The Hellenes' colonial expansion - initially to western Asia Minor and subsequently into the Black Sea and the western Mediterranean - brought them into touch with populations speaking different languages from their own. Relations with these national groups were peaceful, until Ionia was occupied, first by the Lydians and then by the Persians. The Ionian Revolt at the very beginning of the 5th century gave the Persians a motive for invading Hellas. Their defeat at Marathon in 490 B.C. was followed by a crucial decade. In 480 B.C. the Persians occupied Athens, but their defeat at Salamis in that same year and at Plataea in 479 B.C. put an end to their expansionary military operations in the West.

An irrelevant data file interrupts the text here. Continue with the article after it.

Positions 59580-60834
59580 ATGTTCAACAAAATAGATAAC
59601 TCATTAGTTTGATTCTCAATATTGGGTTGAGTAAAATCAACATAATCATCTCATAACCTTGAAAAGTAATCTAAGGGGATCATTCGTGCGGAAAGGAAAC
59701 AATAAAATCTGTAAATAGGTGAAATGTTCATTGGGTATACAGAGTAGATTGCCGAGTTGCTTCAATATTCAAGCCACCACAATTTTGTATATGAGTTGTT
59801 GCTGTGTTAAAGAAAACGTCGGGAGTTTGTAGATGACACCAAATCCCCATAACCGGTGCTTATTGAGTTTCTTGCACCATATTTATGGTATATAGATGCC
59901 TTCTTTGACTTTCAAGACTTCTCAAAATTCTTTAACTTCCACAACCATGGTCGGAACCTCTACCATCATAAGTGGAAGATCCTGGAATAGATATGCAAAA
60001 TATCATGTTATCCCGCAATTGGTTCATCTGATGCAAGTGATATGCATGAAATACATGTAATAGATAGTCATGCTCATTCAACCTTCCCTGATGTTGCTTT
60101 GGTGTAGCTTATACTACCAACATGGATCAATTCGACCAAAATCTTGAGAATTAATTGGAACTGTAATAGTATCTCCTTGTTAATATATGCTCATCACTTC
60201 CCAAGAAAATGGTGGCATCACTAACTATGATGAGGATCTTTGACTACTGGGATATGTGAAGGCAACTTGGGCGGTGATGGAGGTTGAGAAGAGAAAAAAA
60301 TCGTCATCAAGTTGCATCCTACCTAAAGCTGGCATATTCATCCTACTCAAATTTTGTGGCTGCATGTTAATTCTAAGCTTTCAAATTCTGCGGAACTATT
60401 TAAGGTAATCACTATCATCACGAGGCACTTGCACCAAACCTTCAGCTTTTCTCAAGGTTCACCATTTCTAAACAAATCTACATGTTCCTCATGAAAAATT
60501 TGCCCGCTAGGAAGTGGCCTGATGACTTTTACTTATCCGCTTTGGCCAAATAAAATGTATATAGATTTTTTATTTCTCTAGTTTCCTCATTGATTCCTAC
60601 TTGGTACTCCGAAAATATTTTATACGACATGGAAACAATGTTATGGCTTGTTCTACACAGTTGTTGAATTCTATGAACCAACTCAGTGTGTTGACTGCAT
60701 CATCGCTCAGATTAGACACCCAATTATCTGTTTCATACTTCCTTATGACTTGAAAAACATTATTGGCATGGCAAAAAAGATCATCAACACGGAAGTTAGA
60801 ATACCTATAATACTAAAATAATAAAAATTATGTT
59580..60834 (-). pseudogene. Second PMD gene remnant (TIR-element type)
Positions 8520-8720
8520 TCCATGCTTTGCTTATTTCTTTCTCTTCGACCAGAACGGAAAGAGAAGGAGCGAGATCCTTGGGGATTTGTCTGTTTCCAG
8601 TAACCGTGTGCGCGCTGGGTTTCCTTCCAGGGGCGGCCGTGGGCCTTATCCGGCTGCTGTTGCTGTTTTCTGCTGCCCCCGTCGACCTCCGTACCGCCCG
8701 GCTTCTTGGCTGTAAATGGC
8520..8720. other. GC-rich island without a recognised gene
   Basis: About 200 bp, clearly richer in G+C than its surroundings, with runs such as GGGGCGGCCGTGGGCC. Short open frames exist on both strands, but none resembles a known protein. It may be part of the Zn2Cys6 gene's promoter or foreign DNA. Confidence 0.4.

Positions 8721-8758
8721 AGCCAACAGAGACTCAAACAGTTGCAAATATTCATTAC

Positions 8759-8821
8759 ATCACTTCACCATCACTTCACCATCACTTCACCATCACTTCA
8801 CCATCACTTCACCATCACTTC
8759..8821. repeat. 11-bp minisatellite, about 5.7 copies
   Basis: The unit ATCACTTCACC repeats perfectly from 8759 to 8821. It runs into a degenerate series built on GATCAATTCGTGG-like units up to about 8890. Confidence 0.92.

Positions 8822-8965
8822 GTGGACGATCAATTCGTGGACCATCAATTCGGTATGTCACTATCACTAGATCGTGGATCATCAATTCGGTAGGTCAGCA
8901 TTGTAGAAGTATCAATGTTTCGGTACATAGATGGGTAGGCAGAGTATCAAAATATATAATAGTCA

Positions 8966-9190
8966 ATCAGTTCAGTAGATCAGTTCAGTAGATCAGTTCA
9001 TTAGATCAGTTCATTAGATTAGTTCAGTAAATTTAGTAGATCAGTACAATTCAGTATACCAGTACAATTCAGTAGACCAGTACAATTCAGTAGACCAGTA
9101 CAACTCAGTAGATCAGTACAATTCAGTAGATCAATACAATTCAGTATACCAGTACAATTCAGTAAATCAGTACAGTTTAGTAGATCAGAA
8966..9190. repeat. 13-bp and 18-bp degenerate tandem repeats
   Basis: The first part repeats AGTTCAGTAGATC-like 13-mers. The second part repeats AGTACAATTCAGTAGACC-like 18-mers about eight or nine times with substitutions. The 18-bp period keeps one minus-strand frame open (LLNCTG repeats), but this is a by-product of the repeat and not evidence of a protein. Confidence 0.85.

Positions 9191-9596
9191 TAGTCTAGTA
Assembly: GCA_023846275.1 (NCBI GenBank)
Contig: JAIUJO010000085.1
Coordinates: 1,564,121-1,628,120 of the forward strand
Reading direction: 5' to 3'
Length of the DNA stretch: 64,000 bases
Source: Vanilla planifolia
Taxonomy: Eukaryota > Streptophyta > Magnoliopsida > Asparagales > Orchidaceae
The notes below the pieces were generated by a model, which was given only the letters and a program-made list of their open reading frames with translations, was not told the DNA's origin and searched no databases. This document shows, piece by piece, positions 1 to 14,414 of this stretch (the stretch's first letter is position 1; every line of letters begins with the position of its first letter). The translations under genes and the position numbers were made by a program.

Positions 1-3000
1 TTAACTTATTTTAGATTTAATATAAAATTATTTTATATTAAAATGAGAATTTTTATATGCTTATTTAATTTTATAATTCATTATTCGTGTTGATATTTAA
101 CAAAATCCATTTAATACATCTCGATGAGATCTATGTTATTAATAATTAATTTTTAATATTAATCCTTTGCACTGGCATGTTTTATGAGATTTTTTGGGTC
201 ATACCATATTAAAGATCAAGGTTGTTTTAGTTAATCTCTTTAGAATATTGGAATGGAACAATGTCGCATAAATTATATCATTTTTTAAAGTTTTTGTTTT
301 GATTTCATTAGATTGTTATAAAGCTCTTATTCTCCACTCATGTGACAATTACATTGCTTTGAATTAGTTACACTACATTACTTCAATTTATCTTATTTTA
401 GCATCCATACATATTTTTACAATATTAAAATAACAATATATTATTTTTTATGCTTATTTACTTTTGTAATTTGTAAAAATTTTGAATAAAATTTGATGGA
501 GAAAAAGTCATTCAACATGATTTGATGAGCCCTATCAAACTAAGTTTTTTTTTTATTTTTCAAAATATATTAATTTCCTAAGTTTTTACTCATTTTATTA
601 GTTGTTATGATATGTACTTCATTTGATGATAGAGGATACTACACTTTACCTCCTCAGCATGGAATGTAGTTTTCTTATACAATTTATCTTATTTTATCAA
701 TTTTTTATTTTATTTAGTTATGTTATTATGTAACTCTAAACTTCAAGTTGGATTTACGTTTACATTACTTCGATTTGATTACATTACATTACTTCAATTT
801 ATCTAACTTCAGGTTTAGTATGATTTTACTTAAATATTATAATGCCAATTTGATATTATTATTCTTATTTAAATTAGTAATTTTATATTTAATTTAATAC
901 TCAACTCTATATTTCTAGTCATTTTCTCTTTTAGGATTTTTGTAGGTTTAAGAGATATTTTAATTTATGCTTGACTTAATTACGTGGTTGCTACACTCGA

While the inhabitants of Hellas proper were dealing with the Persian invasion, the Hellenes of Sicily and Lower Italy were warding off the Carthaginians and Etruscans. Greek self-confidence was strenghtened by the repulse of the Persian and Carthaginian invasion; and so was the feeling that apart from being citizens of city-states they were also part of a wider cultural community.

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